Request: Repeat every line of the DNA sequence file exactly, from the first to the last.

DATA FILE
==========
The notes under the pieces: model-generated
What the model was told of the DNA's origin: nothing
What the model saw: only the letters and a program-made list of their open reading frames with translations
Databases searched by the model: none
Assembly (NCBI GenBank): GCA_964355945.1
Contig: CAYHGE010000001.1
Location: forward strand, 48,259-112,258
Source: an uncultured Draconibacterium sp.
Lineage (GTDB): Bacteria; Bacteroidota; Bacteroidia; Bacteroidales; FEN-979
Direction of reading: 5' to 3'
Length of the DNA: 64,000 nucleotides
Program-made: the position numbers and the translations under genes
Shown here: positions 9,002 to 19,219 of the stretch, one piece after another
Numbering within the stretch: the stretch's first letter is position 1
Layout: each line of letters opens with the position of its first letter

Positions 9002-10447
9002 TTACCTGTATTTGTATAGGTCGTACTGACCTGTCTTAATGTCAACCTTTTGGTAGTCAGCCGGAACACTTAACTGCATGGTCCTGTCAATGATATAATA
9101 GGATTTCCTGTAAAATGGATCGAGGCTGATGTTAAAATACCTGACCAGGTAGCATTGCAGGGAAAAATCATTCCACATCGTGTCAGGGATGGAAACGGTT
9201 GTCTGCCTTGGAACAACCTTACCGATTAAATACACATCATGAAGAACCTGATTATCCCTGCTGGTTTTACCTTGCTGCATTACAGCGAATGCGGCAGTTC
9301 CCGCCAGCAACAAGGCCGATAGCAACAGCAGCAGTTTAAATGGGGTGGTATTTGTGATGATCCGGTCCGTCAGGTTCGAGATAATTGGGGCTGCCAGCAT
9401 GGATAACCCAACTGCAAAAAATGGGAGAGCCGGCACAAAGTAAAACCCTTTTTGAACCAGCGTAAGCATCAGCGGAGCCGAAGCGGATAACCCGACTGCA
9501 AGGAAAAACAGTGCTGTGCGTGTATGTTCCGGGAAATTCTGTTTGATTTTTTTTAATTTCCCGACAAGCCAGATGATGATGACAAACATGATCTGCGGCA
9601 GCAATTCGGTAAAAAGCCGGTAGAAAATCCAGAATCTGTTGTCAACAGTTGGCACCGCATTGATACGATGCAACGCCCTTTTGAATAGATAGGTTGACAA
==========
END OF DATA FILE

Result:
The notes under the pieces: model-generated
What the model was told of the DNA's origin: nothing
What the model saw: only the letters and a program-made list of their open reading frames with translations
Databases searched by the model: none
Assembly (NCBI GenBank): GCA_964355945.1
Contig: CAYHGE010000001.1
Location: forward strand, 48,259-112,258
Source: an uncultured Draconibacterium sp.
Lineage (GTDB): Bacteria; Bacteroidota; Bacteroidia; Bacteroidales; FEN-979
Direction of reading: 5' to 3'
Length of the DNA: 64,000 nucleotides
Program-made: the position numbers and the translations under genes
Shown here: positions 9,002 to 19,219 of the stretch, one piece after another
Numbering within the stretch: the stretch's first letter is position 1
Layout: each line of letters opens with the position of its first letter

Positions 9002-10447
9002 TTACCTGTATTTGTATAGGTCGTACTGACCTGTCTTAATGTCAACCTTTTGGTAGTCAGCCGGAACACTTAACTGCATGGTCCTGTCAATGATATAATA
9101 GGATTTCCTGTAAAATGGATCGAGGCTGATGTTAAAATACCTGACCAGGTAGCATTGCAGGGAAAAATCATTCCACATCGTGTCAGGGATGGAAACGGTT
9201 GTCTGCCTTGGAACAACCTTACCGATTAAATACACATCATGAAGAACCTGATTATCCCTGCTGGTTTTACCTTGCTGCATTACAGCGAATGCGGCAGTTC
9301 CCGCCAGCAACAAGGCCGATAGCAACAGCAGCAGTTTAAATGGGGTGGTATTTGTGATGATCCGGTCCGTCAGGTTCGAGATAATTGGGGCTGCCAGCAT
9401 GGATAACCCAACTGCAAAAAATGGGAGAGCCGGCACAAAGTAAAACCCTTTTTGAACCAGCGTAAGCATCAGCGGAGCCGAAGCGGATAACCCGACTGCA
9501 AGGAAAAACAGTGCTGTGCGTGTATGTTCCGGGAAATTCTGTTTGATTTTTTTTAATTTCCCGACAAGCCAGATGATGATGACAAACATGATCTGCGGCA
9601 GCAATTCGGTAAAAAGCCGGTAGAAAATCCAGAATCTGTTGTCAACAGTTGGCACCGCATTGATACGATGCAACGCCCTTTTGAATAGATAGGTTGACAA